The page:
We live in 2017 in a world where tech exists in every nook and cranny of our daily lives. Everyone has picked up a vocabulary of tech – gestures, button symbols, emojis (and emoji shortcuts :+1:), and so on.
Therefore it’s no longer cute (or excusable on the part of the developer) in my opinion to put out poorly designed software (in) products. Sloppy software delights nobody and frustrates practically everybody. Especially developers!
So in a bid to raise the overall standard of tech, I’m going to call out organisations that put out crappy, sub-standard software into the modern world.
Now that we’re coming close to the end of 2017, I’ve been thinking about my career and careers in general. Having begun my career as a software engineer about a year ago, I thought it’d be timely and useful to do some reflection.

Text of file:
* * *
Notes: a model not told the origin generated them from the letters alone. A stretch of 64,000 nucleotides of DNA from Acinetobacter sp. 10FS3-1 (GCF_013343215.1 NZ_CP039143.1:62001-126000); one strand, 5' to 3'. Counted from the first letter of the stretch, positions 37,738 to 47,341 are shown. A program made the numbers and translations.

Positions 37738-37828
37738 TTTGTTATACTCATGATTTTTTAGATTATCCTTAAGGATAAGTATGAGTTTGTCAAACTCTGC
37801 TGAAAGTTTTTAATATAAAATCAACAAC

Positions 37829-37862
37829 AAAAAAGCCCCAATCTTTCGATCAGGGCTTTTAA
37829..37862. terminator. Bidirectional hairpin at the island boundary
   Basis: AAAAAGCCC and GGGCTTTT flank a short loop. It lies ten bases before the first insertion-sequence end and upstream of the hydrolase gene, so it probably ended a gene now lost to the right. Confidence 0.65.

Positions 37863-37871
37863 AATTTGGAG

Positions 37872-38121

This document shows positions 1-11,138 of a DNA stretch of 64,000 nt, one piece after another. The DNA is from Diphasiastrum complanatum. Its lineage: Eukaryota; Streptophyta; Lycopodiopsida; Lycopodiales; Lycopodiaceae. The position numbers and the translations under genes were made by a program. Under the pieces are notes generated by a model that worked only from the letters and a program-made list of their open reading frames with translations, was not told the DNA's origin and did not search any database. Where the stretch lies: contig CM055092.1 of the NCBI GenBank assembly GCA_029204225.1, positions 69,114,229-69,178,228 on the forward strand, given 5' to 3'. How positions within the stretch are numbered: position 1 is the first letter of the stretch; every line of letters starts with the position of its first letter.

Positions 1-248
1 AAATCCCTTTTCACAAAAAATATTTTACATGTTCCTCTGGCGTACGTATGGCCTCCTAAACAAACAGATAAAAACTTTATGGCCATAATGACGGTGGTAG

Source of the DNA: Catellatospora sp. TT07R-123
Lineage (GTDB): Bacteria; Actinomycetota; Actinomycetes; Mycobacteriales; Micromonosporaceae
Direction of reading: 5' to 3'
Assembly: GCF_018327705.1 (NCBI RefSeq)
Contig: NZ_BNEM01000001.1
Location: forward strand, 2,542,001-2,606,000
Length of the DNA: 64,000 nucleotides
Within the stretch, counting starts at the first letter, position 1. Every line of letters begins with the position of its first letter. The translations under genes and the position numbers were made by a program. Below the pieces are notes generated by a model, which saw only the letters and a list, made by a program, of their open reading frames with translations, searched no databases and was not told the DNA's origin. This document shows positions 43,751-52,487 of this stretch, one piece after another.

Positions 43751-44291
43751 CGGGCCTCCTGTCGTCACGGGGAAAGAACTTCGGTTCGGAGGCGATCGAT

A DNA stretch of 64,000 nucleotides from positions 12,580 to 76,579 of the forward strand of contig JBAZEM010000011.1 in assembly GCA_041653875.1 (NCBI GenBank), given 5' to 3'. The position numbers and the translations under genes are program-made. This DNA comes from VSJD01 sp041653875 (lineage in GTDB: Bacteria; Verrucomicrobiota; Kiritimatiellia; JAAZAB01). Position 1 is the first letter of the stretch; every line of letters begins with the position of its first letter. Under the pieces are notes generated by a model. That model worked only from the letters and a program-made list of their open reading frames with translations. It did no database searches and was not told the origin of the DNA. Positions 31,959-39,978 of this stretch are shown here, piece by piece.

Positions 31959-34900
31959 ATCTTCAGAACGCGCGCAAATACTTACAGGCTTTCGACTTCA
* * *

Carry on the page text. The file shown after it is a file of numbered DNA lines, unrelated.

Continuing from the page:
What’s this weird sounding thing called Git? Is it Git or just git? What does it do, who uses it, and is it actually useful? In this post, you’ll learn all you need to know about git (yes, it’s just git!).
I recently re-started to organise what my good friend Kegan and I call “docu-nights” where we watch a documentary film together at my place. There’s never an awkward obligation to sit together and engage in intellectual conversations after these films, but we often wax philosophical in areas unrelated to the film anyway.
I turn to coffee when I’m tired and still have some time left in the day to work. But when I brew or order that cup of coffee in a situation like that, I know I’m drinking for utility, not enjoyment.
“But you can enjoy a cup of coffee and get the caffeine kick from it”, I hear you say. And I fully agree with that. But I’m always able to recognise the trigger for wanting coffee, and the trigger for me to drink coffee these days is almost always sleepiness or fatigue. On days like these, coffee is just a tasty drug for boosting my energy levels (to be paidback later).